Copied from an email.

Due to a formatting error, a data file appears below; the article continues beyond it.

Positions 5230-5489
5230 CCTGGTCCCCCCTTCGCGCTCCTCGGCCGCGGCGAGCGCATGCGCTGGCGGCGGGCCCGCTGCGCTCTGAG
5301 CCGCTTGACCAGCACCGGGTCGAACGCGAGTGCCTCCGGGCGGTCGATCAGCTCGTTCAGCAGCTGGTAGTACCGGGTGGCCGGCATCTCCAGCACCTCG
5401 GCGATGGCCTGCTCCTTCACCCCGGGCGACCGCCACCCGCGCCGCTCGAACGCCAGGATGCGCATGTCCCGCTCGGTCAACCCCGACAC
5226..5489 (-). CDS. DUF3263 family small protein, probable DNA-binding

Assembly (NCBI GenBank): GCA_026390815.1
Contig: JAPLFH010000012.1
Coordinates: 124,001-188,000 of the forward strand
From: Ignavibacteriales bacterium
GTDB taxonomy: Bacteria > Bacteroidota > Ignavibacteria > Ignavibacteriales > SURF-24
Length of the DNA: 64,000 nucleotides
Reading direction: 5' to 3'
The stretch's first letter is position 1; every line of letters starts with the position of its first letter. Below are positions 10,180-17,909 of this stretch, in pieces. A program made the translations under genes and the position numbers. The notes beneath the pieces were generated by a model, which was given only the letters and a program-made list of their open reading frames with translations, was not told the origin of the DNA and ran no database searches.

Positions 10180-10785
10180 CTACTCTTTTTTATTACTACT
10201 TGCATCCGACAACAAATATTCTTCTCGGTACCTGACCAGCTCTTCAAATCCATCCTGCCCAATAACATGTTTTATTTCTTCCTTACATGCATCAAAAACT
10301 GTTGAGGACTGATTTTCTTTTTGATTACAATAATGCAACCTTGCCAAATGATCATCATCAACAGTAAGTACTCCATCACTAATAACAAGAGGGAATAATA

So the thing about wiring houses.. 1. always do home runs, you never know how you'll want to connect things in the future. Home runs means that all data (low voltage) wiring terminates in one place. Halted is a great place to find rack mountable termination blocks. 2. pick a cool, dry, centralized, accessible place for your wiring closet. In my house I first picked a difficult-to-access place and it was a pain in the arse.. plus it helps you show it off to people. Obviously cool and dry for the electronics. Centralized for the wireless box. Oh and away from EM fields like fans. My current wiring closet is right next to the furnace which probably doesn't help 802.11b/g. 3. CAT-5 everywhere, baby. You can run ethernet, s-video, audio, firewire, SVGA (shielded CAT5 required) all over a CAT-5 wire. So my current theory is use CAT5 everywhere, and make dongles to convert to the proper connector. So for example in Tom's room, we're going to run two separate home-runs from his entertainment center and from the location of the projector. This allows me to bridge those two circuits in the wiring closet and make two dongles for his room. The dongles will adapt a standard ethernet connector to a female sVideo connector. If someday I want to use that run for ethernet, it's as easy as unplugging the dongles and patching the CAT-5 patch panel to the gig-E switch. 4. Labels.. label everything. All wall plates get a unique number and each CAT-5 in a wall plate gets a letter. Back at the patch panel, they get the same designation and there's a printout of what numbers go to what rooms. This way when the 'study' turns in to Troy Jr's room, you don't have to re-label anything. Use light grey or white cables, so that you can write on them with a sharpie. 5. Use RG-6 for Satellite/Cable coax, but you already knew that. Use Double-shield RG-6 only, not Quad-shield. In tests, quad shield actually performs slightly worse than double-shield unless you're running along side lots of power lines. Run two coax per location for multiple satellite or cable feeds. Consider using the 4-in-1 cable systems that include 2 RG-6 and 2 CAT5s all in one bundle. This makes wiring easier. 6. signal level (not speaker level) audio goes over twisted pair. Composite video or RGB video goes over coax. Satellite goes over coax, duh. DVI.. your guess is as good as mine. There's no good way to do DVI yet. 7. Leviton plates and jacks are great from Home Depot. For more interesting options (like 6 and 8-port plates) go to Gray Bar or Smarthome.com. partsexpress.com is a good source for audio/video patch cables. 8. Tools. It's worth the money to buy the ratcheting coax crimper and cat-5 crimper from Home Depot. They are $50 each, but worth the money. Also I'm adding a 66 and 110 punch down tool. Also expensive, but worth it to have around. 9. Phones. Leviton sells 6-conductor phone jacks also at home depot. Use Cat-5 to wire phone and terminate at a standard 66-block in the wiring closet. Each phone jack gets 3 pairs (lines). Terminate your incoming phone line from the MPOE (minimum point of entry) to your wiring closet using the highest quality CAT-5 you can find.. terminate to a standard phone company type block, then run patches of twisted pair to the 66-block just for the rooms that need them. Doing it this way, it's easy to reconfigure. 10. Audio distribution. Home runs always for reconfiguration later and you can use standard 14-16 guage zip cord (lamp power cord). Nuvo makes a really nice audio system but it's expensive. http://www.smarthome.com/8270CE.html 11. Surround Sound. You can wire directly within a room if you're sure of where the boob-tube and speakers will go forever. Otherwise install some more conduit and make note of where it is in the walls. As for the physical part of drilling up into your wall... Most modern construction (post 70's) has no fire breaks. Instead they rely on the idea that the top and bottom of a stud-cavity are sealed and drywall won't burn, so any fire (electrical or otherwise) will run out of oxygen once the oxygen trapped in the stud-cavity runs out. This is why when you build a soffit in the ceiling, you're also supposed to drywall the _inside_ of the soffit. So since your house is newish, you shouldn't have many fire breaks to deal with. So assuming you have a crawl space and not a concrete slab, you'll be under there with an auger bit in your drill and CAREFULLY calculating where the walls are above. It's definitely a scary proposition until you learn more about how far the foundation sticks out from the wall, etc. My 14.4 Makita drill in torque mode and a 6" or so auger bit does just fine. Once you're in the wall cavity (you were careful not to drill up into a stud), it's a game of find the wire. Once I get one wire pulled to a location, I usually tie 50-pound fishing line to the wall plate attachment device and to a screw down below, this way you can send more wire up easily in the future. Remember to run 2x the distance of fishing line. Ahh, here's a big tip. Use a tent pole to run wire up a long distance (like to the 2nd floor). The modern dome tent poles collapse and so you can get it down with you under the house or up in the attic, then put it together slowly as you run the wire down(up) the wall. Other than that, put a hook in the end of a clothes hanger and go fishing. Sometimes a small flashlight pushed up into a hole can illuminate the situation. If you encounter fire breaks, I think you're out of luck. How would you keep a long auger bit centered in the wall? And watch out for 110/220 wire!! Best bet with fire breaks is to learn to patch drywall. As a safety precaution, any holes you cut into the base or top of a wall, you should probably try to plug to keep oxygen from electrical fires. I haven't done this and I'll probably die a horrible death when my house goes up in flames. I've found that a feed wire in conduit doesn't help very much because it gets tangled in the wires. Probably better to use a proper metal snake. Some more wise words from DaveW: My two cents is to be extra generous with your outlets. I totally regret the way I had my house wired for outlets. I can't tell you how often I beat myself up for not requesting an outlet in certain places. In fact, don't bother with dry wall. Just put outlets EVERYWHERE. 1) If you plan on putting x-mas lights up, then put an exterior outlet up near the eves. Then put a toggle switch in a closet or somewhere that is discrete but convenient. This way your not running a silly extension cord up the side of the house. If you're not putting up lights, then no problem . . . SCROOGE!!!!! 2) Think about where your X-mas tree is gonna go. Is there an outlet for light for that. But again, if you're Scroogin, then no problem. 3) Also during x-mas, if you plan on putting decorative lights along your stairway railing, put an outlet at the top or bottom of the stairs. If you Scrooge-fest . . . ignore. 4) Rechargable battery station. If you have a bunch tools/toys that require a rechargeable docking station, think about where that will go and put some outlets there. If you opt to Scrooge . . . oh wait . . . nevermind. 5) Exterior landscape lighting usually has a timer box to control the on/off. I luckly ran some romax underground to the corner of the yard where the timer boxes are. You don't have to do this now, but have a place where you can tap into if/when you do decide to do this. Having kids will change how you use your house. And unfortunately it is only after you have them is when you discover what you should have done. 1) While you may not watch TV very much now, it will get more use from your family after you have kids. I'm not suggesting that the TV will become a baby sitter. However it will become more a part of you life when kids come. 2) When the kids arrive, you will be vacuuming everyday. Make sure your outlets are in strategic places for vacuuming. If you are installing a central vacuum system, then no worries. (I highly recommend a central vac.) While your have exposed walls, a central vac system is easy to install. Or just install the piping and buy the vacuum and accessories later. Makes a nice selling feature (pre plumbed for central vac).